Opel’s Fate May Not be Decided Today
By Chris Haak
The fate of GM’s Adam Opel GmbH European subsidiary may be decided either today or tomorrow during GM’s scheduled two-day meeting of its board of directors – but a decision in that timeframe seems to be increasingly unlikely.
As followers of this continually-evolving situation may recall, GM transferred Opel’s and Vauxhall’s assets to a separate company controlled by a trust. The trust was 35% controlled by General Motors, 10% by Opel employees, and 55% by the German government. In February 2009, GM came to a tentative agreement to sell a controlling stake in Opel and Vauxhall to a Russian -backed consortium led by tier-one supplier Magna International, Inc. The German government agreed to provide financial assistance for the deal with Magna (because Magna was likely to retain most of Opel’s German employees), but as always, the devil is in the details.
GM later re-opened the bidding process, which resulted in three preferred bidders: Magna, Belgian investment firm RHJ, and China’s Beijing Automotive Industries. Germany cried foul, stating its preference that the deal with Magna proceed and refusing to finance another transaction. Beijing Automotive Industries’ offer was later not accepted because of intellectual property issues, and many similar issues are sprouting up as GM reconsiders Magna’s offer.
Last month, GM’s management presented a proposal to its newly-reconstituted (and apparently newly-assertive) board of directors to sell Opel and Vauxhall to Magna. In a surprise twist that almost never would have occurred with the old GM, the board delayed a decision on Opel’s fate, and instructed management to go back to the drawing board, and to also consider raising the financing to just keep Opel.
Aside from egos and politics in fierce competition here (Germany’s elections occur on September 27 – I’ve never in my life known more than a month in advance when another country’s elections would be held before this time), there are hugely different competing priorities at play. Germany – and its government, which is up for re-election – wants to preserve as many German jobs as possible. Magna (and its automaker partner, Russia’s GAZ) wants access to Opel’s very good platforms and valuable intellectual property. GM rightfully wants to maintain a significant presence in Europe (should it continue to aspire to be a global automaker) and most importantly, to retain undisputed rights to its intellectual property. GM is trying to sell Chevrolet-badged cars in Russia, and literally could find itself in competition with its former subsidiary in Russia, should that technology transfer to GAZ.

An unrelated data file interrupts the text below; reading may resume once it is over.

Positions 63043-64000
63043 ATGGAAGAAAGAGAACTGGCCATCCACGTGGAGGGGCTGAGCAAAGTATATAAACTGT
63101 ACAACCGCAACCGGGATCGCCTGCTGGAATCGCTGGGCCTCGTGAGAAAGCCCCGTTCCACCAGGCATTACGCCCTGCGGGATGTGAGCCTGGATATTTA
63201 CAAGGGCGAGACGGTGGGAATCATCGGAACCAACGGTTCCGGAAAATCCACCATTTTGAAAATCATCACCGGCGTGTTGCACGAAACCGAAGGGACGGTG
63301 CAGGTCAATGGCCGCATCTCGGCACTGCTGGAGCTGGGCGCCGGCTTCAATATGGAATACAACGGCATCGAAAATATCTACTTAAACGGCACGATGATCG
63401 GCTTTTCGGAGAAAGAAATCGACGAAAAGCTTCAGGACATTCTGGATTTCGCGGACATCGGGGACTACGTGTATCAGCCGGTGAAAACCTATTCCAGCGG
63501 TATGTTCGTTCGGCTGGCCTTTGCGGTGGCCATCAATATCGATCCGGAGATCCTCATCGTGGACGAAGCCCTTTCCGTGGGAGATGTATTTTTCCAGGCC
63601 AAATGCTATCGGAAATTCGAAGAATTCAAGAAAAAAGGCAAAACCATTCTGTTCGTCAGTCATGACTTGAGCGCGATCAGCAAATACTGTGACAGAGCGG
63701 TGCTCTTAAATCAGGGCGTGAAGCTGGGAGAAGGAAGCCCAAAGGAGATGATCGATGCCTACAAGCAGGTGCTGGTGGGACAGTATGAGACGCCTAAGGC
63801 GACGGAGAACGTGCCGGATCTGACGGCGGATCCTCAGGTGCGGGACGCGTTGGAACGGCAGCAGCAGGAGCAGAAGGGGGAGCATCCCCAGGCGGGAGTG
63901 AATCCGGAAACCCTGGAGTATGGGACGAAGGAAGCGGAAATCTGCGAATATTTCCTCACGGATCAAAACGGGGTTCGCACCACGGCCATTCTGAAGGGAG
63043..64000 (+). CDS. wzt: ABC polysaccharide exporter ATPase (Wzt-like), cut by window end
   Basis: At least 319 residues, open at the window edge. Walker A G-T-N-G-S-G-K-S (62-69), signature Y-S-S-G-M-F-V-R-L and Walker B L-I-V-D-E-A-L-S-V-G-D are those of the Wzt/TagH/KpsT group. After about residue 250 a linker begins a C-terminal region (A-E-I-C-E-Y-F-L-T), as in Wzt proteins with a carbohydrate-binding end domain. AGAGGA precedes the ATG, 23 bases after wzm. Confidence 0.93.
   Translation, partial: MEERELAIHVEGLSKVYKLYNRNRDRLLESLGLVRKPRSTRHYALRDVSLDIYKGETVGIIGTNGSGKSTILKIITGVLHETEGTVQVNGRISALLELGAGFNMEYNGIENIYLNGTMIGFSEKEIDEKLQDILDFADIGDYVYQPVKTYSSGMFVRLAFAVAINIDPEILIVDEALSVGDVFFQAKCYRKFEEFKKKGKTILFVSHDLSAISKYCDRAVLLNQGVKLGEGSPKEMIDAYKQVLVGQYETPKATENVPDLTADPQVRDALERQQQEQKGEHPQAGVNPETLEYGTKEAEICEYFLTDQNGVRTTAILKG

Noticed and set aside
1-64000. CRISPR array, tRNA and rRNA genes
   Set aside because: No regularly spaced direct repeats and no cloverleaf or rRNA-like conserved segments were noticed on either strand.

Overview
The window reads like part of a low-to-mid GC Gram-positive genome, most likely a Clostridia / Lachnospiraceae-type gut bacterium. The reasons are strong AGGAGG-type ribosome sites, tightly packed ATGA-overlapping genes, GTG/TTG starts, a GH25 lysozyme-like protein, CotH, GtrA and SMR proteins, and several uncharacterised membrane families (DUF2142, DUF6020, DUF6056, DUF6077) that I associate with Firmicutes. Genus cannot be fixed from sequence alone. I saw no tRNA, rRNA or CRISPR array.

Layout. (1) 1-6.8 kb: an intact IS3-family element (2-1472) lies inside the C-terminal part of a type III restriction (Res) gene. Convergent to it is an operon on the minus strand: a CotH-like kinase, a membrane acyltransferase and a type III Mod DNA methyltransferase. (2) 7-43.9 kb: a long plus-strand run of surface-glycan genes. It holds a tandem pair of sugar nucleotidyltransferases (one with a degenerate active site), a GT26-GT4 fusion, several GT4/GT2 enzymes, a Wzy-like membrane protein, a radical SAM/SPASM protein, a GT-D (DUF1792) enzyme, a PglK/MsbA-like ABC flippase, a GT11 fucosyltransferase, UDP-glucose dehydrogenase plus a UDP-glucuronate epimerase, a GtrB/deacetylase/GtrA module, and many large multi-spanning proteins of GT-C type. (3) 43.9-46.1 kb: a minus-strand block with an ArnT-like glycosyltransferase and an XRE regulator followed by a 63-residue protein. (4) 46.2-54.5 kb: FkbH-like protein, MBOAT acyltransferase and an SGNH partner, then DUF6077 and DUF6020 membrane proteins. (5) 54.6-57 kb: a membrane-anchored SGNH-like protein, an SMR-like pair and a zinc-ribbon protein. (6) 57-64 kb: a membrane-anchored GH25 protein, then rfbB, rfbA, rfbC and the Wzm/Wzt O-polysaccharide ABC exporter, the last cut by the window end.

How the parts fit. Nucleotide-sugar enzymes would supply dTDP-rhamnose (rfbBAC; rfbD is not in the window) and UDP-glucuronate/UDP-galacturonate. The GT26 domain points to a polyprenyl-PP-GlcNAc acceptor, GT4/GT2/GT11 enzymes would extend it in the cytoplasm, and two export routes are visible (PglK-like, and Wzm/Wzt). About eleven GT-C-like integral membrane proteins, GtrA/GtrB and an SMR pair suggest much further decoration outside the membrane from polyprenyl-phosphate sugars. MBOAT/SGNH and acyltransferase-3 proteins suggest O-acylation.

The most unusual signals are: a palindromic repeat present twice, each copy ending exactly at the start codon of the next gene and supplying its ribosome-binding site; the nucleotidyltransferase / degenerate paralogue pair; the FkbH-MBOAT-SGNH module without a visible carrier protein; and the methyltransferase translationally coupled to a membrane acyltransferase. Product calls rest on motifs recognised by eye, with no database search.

Pesrsonally, I’d love to see GM come up with a way to keep Opel. Many of its current and near-term vehicles are underpinned by platforms developed by Opel’s engineering in Rüsselsheim, Germany (such as the Chevrolet Cruze, Chevrolet Volt, Buick LaCrosse, Buick Regal, Chevrolet Orlando, and others). Losing Opel and its engineering talent would be a big blow to GM’s aspirations to build excellent midsize cars in the future; its small car engineering abilities in Asia hasn’t exactly been instilling a lot of confidence with me after duds like the Chevrolet Aveo and other Daewoo-engineered flops.
Nobody knows what will happen in this situation, but if I had to place a bet, I’d bet that after the German elections, GM will mortgage its Asia-Pacific (China) operations in a bid to save Opel, the other countries in which GM has Opel operations (Spain, Poland, Belgium) will chip in a billion or two USD, Opel’s German workers will moan and complain about not wanting to return to the US-based corporate mothership, and Opel will continue to roll out excellent new vehicles like the Opel Insignia and forthcoming Opel Astra.
Meanwhile, the hands-on assertiveness of GM’s board (formerly known in some circles as the “board of bystanders”) and the accountability that it expects of management is a breath of fresh air. Management by fear may not be a good tactic, but installing accountabilty and high expectations certainly is.
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